During the decade 1875–1885, however, the main body of illustration was accomplished by wood-engraving, which a few years earlier had achieved such splendid results. Its artistic qualities were now at a rather low ebb, although good facsimile engravings of pen-drawings were not infrequent. The two great illustrated periodicals already referred to during that period relied more upon pictorial than journalistic work. An increasing tendency towards the illustration of the events of the day was certainly shown, but the whole purpose of the journal was not, as at present, subordinated thereto. The chief illustrated magazines of the time, Harper’s, the Century, the English Illustrated, were also content with the older methods, and are filled with wood-engravings, in which, if the value of the simple line forming the chief quality of the earlier work has disappeared, a most astonishing delicacy and success were obtained in the reproduction of tone.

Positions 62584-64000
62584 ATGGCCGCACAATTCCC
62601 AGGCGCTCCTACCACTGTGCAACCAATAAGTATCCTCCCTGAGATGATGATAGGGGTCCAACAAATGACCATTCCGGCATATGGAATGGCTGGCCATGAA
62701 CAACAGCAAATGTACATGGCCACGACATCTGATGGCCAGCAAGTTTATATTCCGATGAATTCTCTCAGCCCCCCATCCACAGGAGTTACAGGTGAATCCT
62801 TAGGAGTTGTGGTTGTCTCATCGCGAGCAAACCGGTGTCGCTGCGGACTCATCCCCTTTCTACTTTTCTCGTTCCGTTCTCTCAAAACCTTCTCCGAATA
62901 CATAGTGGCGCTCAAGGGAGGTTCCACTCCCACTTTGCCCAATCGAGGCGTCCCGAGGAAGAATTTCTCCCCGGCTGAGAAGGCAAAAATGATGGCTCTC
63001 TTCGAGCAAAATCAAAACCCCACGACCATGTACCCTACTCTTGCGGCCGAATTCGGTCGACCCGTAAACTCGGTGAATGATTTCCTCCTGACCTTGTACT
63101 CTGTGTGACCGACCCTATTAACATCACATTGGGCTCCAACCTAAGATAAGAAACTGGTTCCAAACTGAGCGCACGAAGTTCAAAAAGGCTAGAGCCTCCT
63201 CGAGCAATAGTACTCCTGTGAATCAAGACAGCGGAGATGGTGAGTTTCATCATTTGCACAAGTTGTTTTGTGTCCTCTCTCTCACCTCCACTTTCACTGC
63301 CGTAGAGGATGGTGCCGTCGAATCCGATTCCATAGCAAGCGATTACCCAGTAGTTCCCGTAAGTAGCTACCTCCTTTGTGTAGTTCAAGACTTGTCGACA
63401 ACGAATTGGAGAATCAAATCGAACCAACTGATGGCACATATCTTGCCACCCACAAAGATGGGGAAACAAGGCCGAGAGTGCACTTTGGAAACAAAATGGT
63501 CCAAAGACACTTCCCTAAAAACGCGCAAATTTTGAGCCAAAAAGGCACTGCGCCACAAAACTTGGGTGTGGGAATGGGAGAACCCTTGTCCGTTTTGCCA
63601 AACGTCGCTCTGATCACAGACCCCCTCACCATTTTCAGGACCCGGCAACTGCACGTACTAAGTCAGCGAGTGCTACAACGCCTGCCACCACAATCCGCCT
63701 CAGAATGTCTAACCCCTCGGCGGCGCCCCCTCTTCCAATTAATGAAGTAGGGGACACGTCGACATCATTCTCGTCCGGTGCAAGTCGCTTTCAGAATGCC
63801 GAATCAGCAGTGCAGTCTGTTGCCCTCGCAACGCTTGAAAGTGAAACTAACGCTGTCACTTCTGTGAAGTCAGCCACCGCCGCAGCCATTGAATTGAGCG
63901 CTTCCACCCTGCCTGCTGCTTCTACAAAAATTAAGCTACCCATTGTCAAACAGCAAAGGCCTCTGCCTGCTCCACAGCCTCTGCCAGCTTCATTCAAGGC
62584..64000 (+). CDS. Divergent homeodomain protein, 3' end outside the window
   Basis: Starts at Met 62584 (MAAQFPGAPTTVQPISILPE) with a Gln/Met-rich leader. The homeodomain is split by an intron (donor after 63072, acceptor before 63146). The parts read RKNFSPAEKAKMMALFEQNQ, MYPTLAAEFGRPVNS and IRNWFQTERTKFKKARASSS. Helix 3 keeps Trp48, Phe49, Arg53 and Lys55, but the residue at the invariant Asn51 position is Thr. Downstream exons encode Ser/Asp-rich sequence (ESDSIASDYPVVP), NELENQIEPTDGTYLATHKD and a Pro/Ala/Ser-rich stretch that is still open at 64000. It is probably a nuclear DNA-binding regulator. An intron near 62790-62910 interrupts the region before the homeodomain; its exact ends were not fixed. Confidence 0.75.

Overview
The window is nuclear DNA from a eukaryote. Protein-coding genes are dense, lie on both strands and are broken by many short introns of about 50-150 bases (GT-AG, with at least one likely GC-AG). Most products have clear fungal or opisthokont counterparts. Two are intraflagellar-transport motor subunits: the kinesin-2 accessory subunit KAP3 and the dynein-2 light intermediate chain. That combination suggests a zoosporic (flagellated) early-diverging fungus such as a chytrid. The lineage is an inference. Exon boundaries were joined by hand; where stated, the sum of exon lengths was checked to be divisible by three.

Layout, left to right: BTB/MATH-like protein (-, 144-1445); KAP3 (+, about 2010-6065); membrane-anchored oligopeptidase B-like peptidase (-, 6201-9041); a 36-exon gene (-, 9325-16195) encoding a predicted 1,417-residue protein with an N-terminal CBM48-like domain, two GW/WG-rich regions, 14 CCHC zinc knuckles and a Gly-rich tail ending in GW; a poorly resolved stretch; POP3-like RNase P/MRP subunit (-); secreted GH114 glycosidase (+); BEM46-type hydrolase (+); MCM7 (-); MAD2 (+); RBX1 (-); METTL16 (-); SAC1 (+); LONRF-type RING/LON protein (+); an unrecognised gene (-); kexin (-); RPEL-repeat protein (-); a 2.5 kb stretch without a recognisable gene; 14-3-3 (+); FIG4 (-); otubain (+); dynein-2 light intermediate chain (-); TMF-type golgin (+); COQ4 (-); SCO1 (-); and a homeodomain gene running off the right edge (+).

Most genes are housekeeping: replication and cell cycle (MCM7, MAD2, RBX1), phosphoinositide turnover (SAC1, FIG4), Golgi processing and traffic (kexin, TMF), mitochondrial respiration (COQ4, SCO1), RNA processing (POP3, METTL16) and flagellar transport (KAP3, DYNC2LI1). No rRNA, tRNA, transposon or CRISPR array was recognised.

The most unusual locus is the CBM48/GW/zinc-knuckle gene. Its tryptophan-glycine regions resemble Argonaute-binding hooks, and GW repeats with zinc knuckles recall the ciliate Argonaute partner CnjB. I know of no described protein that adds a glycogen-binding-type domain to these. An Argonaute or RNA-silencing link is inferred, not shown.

Perhaps the most notable and most characteristic production of the time in England was colour-printing. The Graphic and the Illustrated London News published full-page supplements of high technical merit printed from wood-blocks in conjunction with metal plates, the latter sometimes having a relief aquatint surface which produced an effect of stipple upon the shading; metal was also used in preference to wood for the printing of certain colours. The children’s books illustrated by Randolph Caldecott, Walter Crane and Kate Greenaway at this time are among the finest specimens of colour-printing yet seen outside of Japan; in them the use of flat masses of pleasant colour in connexion with a bold and simple outline was carried to a very high pitch of excellence. These plates were generally printed by Edmund Evans. In 1887 the use of process was becoming still more general; but its future was by no means adequately foreseen, and the blocks of this and the next few years are anything but satisfactory. This, it soon appeared, was due to inefficient printing on the one hand, and, on the other, to a want of recognition by artists of the special qualities of drawing most suitable for photographic reproduction. The publication of Quevedo’s Pablo de Segovia with illustrations by Daniel Vierge in 1882, although hardly noticed at the time, was to be a revelation of the possibilities of the new development; and a serious study of pen-drawing from this point of view was soon inaugurated by the issue of Joseph Pennell’s Pen Drawing and Pen Draughtsmen in 1889, followed in by C. G. Harper’s English Pen Artists of To-day and in 1896 by Walter Crane’s Decorative Illustration of Books. At this time also the influence of Aubrey Beardsley made itself strongly felt, not merely as a matter of style, but, by the use of simple line or mass of solid black, as an almost perfect type of the work most suitable to the needs of process. Wider experience of printing requirements, and finer workmanship in the actual making of the blocks, in Paris, Vienna, New York and London, soon brought the half-tone process into great vogue. The spread of education has enormously increased the demand for ephemeral literature, more especially that which lends itself to pictorial illustration; and the photograph or drawing in wash reproduced in half-tone has of late to a great extent ousted line work from the better class of both books and periodicals.